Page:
The lough has a huge variety of subtidal and intertidal habitats.
The southern entrance to Strangford Lough
is a deep channel about 8km long, called the Narrows
. The distance from Portaferry
across the Narrows to Strangford is just 0.5km, but the currents in between are extremely strong and fast, up to 8 knots. At low tide, the northern end of Strangford Lough exposes huge expanses of sandflats
, indicating that about a third of Strangford Lough is intertidal. At high tide this area is covered in shallow water.
Topography and Formation
Strangford Lough is a sea inlet
, which emerged from under the melting ice-sheets of the Ice Age
and is for the most part less than 10m in depth. There is a deeper Y-shaped channel, possibly an old river valley
or geological fault line
, up to 66 m deep, which extends from the Narrows up the central portion of the lough. The surface of the bed and the indented shore of the lough ranges from bedrock, in areas with strong currents, to fine mud in sheltered waters.
The west shore of Strangford Lough has numerous islands typical of flooded drumlin topography. The lough contains extensive areas of mudflats and sandflats, with gravel, cobble, boulder and rocky shores as one moves further south. It also has areas of saltmarsh, the most extensive being in the Comber river estuary.
The water in Strangford Lough is virtually fully saline
except at the mouths of the two moderate sized rivers, the Comber and the Quoile and where several streams drain into it from the catchment of about 900km². The area itself has a mild climate, infrequent frosts and prevailing west to southwest winds, with relatively low rainfall compared with other areas of Ireland.
The lough has a huge variety of subtidal and intertidal habitats. This is important for marine invertebrates, algae and saltmarsh plants, for wintering and breeding wetland birds and for marine mammals. The enormous diversity and abundance of wildlife in Strangford Lough, with over 2000 recorded marine species, makes it tremendously important for biodiversity and it is one of a network of European conservation sites. This can be seen in the huge flocks of overwintering birds and the variety of life on its shores. The lough’s wildlife depends on complex relationships and the balance between them. For example the abundant shellfish, eelgrass and other food on the northern shores are critical for the birds that overwinter there.
A long history of scientific research has confirmed the importance of Strangford Lough to nature conservation. Studies include littoral, sub-littoral and coastal vegetation surveys as well as fieldwork carried out by staff of organisations such as the Ulster Museum, Environment and Heritage Service and Queen’s University, Belfast. Its ornithological interest was confirmed in Ireland’s Internationally important Bird Sites published by the Joint Nature Conservation Committee (JNCC). In addition, the lough is one of the most important breeding sites in Ireland for common seals, despite a decline in numbers. A small number of grey seals are also present and otters are widespread.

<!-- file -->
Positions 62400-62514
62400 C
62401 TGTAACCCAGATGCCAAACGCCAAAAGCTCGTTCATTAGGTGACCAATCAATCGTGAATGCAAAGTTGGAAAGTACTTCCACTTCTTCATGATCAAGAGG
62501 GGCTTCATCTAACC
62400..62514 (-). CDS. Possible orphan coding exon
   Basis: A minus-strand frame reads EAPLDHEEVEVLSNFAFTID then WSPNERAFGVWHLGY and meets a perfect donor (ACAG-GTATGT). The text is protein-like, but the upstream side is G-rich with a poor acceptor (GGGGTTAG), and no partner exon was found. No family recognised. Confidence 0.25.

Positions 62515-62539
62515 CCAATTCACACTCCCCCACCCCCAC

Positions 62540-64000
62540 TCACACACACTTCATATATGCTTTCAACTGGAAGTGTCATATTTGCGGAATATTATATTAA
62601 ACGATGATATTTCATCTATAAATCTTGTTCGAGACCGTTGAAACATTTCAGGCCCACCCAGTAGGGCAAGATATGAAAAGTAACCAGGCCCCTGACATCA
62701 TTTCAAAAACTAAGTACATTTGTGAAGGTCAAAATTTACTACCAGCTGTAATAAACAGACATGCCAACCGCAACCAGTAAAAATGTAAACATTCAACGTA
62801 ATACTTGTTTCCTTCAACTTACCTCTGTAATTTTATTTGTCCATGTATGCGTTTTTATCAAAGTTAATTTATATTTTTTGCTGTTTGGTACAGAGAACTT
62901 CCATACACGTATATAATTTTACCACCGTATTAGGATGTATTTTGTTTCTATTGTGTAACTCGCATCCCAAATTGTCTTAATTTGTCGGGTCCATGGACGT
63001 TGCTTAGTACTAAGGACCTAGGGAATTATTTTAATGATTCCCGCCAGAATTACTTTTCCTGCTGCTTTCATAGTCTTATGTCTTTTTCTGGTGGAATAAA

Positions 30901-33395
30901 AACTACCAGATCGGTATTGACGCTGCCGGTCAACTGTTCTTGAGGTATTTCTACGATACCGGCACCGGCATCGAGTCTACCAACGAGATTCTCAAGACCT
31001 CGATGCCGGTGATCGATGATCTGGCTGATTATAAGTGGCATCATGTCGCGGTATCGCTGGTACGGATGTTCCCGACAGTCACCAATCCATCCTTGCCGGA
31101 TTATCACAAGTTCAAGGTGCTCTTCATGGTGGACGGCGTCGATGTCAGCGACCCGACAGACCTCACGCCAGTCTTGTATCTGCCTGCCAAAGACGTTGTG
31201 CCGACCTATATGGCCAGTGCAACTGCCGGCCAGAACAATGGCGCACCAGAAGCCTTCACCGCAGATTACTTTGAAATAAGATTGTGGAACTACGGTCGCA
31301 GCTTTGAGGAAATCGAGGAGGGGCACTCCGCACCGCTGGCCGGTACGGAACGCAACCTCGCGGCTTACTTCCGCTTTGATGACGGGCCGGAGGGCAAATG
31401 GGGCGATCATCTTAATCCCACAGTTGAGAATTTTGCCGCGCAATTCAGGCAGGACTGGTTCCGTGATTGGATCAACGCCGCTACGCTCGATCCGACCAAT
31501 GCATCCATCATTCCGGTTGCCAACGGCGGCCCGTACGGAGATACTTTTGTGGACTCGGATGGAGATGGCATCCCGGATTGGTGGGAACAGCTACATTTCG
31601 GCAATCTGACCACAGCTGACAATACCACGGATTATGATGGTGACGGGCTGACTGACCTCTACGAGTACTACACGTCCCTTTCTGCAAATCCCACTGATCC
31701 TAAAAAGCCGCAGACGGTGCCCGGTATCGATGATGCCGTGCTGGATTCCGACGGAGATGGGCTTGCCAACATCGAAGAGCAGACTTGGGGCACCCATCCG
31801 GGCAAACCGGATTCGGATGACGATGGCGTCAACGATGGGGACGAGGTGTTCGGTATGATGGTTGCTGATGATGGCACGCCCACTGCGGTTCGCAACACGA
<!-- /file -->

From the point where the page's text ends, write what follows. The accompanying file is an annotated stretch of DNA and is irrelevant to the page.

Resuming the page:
Coastline and Island habitats
Where sea meets land the lough is fringed by the strandline. Here large quantities of dead seaweed accumulate providing a rich habitat for sandhoppers
and seaweed flies
, which in turn are food for turnstones, starlings, badgers and rats. This seaweed was once used as fertiliser by farmers. Throughout the spring and summer, the strandline becomes clothed with the colourful flowers of sea aster, scurvy grass, thrift, sea campion, mayweed and sea lavender.
Saltmarsh, a rare habitat in Northern Ireland, is thinly scattered around the lough. Typically, eel grasses, samphire and saltmarsh grasses build the lower marsh, while sea plantain, lavender, thrift, sea milkwort, orache, red fescue and saltmarsh rushes form the higher marsh.
Rock outcrops immediately above the shore show a profusion of black, yellow and grey lichens, zoned according to the amount of wave splash.
A variety of soil types around the shores overlay boulders and rock. Wild thyme
, and squills
grow in thin soils and remnants of maritime heath with bell heather grow on acid soils. Lime-rich grassland occurs with bee, pyramidal and twaybalde orchids
and on deeper soils, scrub forms with gorse
, brambles, roses
The character of the islands around Strangford Lough varies considerably. Some are no more than a few square metres of pebbles and coarse grasses at high tide, but are very important for ground nesting birds such as terns. Enrichment by bird droppings on some islands leads to luxuriant growth of alexanders and nettles. At the other extreme are the larger islands with deciduous woodland, pasture, scrub, hedgerows and small ponds. Livestock are used to manage the grassland for the benefit of overwintering geese, or to encourage a sward rich in flowers such as knapweed, scabious, yarrow and sorrel. These in turn provide a nectar and food source for butterflies such as meadow browns and common blues.
Strangford Lough Management Advisory Committee
The Strangford Lough Management Advisory Committee is an independent committee appointed by the government to advise on the strategic management of Strangford Lough.
It represents local and specialist interests in the development, interpretation and adaptation of legislation. The Strangford Lough Office, based in Portaferry, facilitates the work of the committee and is its main point of contact. Members bring together expertise and experience on wide-ranging issues such as aquaculture, farming, nature conservation and tourism.
(Information provided by The Strangford Lough Office and the National Trust.)